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Calvarial Thickness and Its Relation to Cranial Bone Harvest

Calvarial Thickness and Its Relation to Cranial Bone Harvest PEDIATRIC/CRANIOFACIAL Calvarial Thickness and Its Relation to Cranial Bone Harvest Andrea Moreira-Gonzalez, Background: The purpose of this study was to define the variability in skull M.D. thickness from location to location and from individual to individual in a large Francis E. Papay, M.D. number of human skulls. James E. Zins, M.D. Method: Skull thickness was measured in multiple areas of the calvaria in 281 Cleveland, Ohio dry skulls from the Hamman-Todd osteological collection (Cleveland Museum of Natural History, Cleveland, Ohio). A total of 40 points were determined over the frontal, occipital, and parietal bones, with a higher number of points concentrated on the latter. Repeated measures analysis of variance models were used to assess the effects of covariates (individual variables) on skull thickness and location. Result: A statistically significant pattern of increased thickness toward the pos- terior parietal bones was seen in all subgroups. The mean thickness of the skull across all locations was 6.32 mm (SEM, 0.07 mm) and ranged from 5.3 mm (SEM, 0.09 mm) to 7.5 mm (SEM, 0.09 mm). Age was not found to be a significant predictor of mean skull thickness. Differences between male and female skulls were greater toward the rear of the http://www.deepdyve.com/assets/images/DeepDyve-Logo-lg.png Plastic & Reconstructive Surgery Wolters Kluwer Health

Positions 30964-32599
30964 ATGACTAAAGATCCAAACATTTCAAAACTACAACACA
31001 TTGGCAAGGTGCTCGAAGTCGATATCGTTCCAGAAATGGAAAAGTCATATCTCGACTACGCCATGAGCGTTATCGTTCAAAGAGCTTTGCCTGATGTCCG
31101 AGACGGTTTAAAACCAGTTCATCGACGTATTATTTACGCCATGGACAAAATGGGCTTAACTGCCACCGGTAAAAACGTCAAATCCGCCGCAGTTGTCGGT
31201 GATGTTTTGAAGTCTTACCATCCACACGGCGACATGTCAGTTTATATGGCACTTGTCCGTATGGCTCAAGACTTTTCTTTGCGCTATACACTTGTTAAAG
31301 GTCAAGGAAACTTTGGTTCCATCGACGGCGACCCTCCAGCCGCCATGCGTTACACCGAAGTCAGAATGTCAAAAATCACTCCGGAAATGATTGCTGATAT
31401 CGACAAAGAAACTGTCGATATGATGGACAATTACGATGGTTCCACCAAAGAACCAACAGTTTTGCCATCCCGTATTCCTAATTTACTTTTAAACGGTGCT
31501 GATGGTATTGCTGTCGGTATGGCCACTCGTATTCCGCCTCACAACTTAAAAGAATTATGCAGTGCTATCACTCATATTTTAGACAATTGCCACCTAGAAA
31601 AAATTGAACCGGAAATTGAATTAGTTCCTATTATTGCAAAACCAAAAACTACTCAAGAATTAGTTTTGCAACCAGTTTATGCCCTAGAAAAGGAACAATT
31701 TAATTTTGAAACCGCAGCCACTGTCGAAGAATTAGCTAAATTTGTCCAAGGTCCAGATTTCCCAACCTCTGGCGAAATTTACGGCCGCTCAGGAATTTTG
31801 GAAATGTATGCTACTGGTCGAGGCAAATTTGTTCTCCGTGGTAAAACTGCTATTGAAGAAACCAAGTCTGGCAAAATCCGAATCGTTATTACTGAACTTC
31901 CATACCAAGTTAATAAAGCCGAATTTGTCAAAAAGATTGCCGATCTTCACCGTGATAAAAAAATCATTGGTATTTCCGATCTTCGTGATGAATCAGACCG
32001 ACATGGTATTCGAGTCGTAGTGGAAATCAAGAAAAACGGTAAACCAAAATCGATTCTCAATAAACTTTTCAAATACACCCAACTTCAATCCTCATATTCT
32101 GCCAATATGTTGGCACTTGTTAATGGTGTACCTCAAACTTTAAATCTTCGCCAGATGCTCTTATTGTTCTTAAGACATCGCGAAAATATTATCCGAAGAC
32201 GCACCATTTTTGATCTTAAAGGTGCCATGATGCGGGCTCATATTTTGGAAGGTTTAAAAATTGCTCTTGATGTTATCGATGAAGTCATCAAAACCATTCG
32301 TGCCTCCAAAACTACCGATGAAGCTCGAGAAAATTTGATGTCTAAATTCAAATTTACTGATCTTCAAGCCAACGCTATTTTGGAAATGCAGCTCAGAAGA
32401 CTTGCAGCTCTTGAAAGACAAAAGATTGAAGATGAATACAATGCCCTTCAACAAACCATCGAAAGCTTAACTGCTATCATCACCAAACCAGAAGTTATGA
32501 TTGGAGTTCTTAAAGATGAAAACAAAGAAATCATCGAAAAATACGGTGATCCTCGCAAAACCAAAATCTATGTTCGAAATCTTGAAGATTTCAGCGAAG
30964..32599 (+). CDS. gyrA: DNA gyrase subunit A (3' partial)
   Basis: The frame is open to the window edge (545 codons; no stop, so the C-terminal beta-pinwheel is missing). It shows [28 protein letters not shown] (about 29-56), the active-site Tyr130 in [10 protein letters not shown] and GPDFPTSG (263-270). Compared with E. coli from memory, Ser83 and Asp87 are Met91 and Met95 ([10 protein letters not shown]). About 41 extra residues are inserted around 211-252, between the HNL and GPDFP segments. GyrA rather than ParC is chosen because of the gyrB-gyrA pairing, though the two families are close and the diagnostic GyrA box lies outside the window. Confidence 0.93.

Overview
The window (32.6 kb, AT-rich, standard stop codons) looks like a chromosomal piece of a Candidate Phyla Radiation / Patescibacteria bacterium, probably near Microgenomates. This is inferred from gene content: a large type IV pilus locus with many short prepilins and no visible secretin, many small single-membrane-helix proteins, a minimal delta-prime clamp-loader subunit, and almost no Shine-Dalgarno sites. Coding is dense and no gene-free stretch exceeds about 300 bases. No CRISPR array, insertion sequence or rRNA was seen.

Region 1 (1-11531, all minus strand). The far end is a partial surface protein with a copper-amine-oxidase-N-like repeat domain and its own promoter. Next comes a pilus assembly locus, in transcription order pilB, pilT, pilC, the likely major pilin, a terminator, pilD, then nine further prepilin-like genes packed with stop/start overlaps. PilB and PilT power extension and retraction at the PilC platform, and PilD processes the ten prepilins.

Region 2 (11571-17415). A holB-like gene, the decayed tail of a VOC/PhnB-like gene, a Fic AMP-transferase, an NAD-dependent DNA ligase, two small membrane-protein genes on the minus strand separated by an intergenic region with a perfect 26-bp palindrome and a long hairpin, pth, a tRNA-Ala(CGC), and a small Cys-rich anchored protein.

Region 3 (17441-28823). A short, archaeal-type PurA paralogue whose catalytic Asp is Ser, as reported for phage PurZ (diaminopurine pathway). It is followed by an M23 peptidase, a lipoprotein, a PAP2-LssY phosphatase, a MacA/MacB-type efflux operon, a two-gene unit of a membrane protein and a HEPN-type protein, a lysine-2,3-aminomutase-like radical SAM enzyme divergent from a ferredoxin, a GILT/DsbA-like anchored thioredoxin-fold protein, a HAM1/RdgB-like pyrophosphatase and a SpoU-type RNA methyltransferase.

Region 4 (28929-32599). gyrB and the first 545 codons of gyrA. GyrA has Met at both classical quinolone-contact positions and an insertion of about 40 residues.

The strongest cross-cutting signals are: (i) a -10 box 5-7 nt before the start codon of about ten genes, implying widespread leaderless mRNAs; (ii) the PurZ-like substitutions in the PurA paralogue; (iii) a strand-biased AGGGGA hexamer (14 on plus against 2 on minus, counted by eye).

Calvarial Thickness and Its Relation to Cranial Bone Harvest

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References (25)

ISSN
0032-1052
eISSN
1529-4242
DOI
10.1097/01.prs.0000209933.78532.a7
pmid
16651971
Publisher site
See Article on Publisher Site

Abstract

PEDIATRIC/CRANIOFACIAL Calvarial Thickness and Its Relation to Cranial Bone Harvest Andrea Moreira-Gonzalez, Background: The purpose of this study was to define the variability in skull M.D. thickness from location to location and from individual to individual in a large Francis E. Papay, M.D. number of human skulls. James E. Zins, M.D. Method: Skull thickness was measured in multiple areas of the calvaria in 281 Cleveland, Ohio dry skulls from the Hamman-Todd osteological collection (Cleveland Museum of Natural History, Cleveland, Ohio). A total of 40 points were determined over the frontal, occipital, and parietal bones, with a higher number of points concentrated on the latter. Repeated measures analysis of variance models were used to assess the effects of covariates (individual variables) on skull thickness and location. Result: A statistically significant pattern of increased thickness toward the pos- terior parietal bones was seen in all subgroups. The mean thickness of the skull across all locations was 6.32 mm (SEM, 0.07 mm) and ranged from 5.3 mm (SEM, 0.09 mm) to 7.5 mm (SEM, 0.09 mm). Age was not found to be a significant predictor of mean skull thickness. Differences between male and female skulls were greater toward the rear of the

Journal

Plastic & Reconstructive SurgeryWolters Kluwer Health

Published: May 1, 2006

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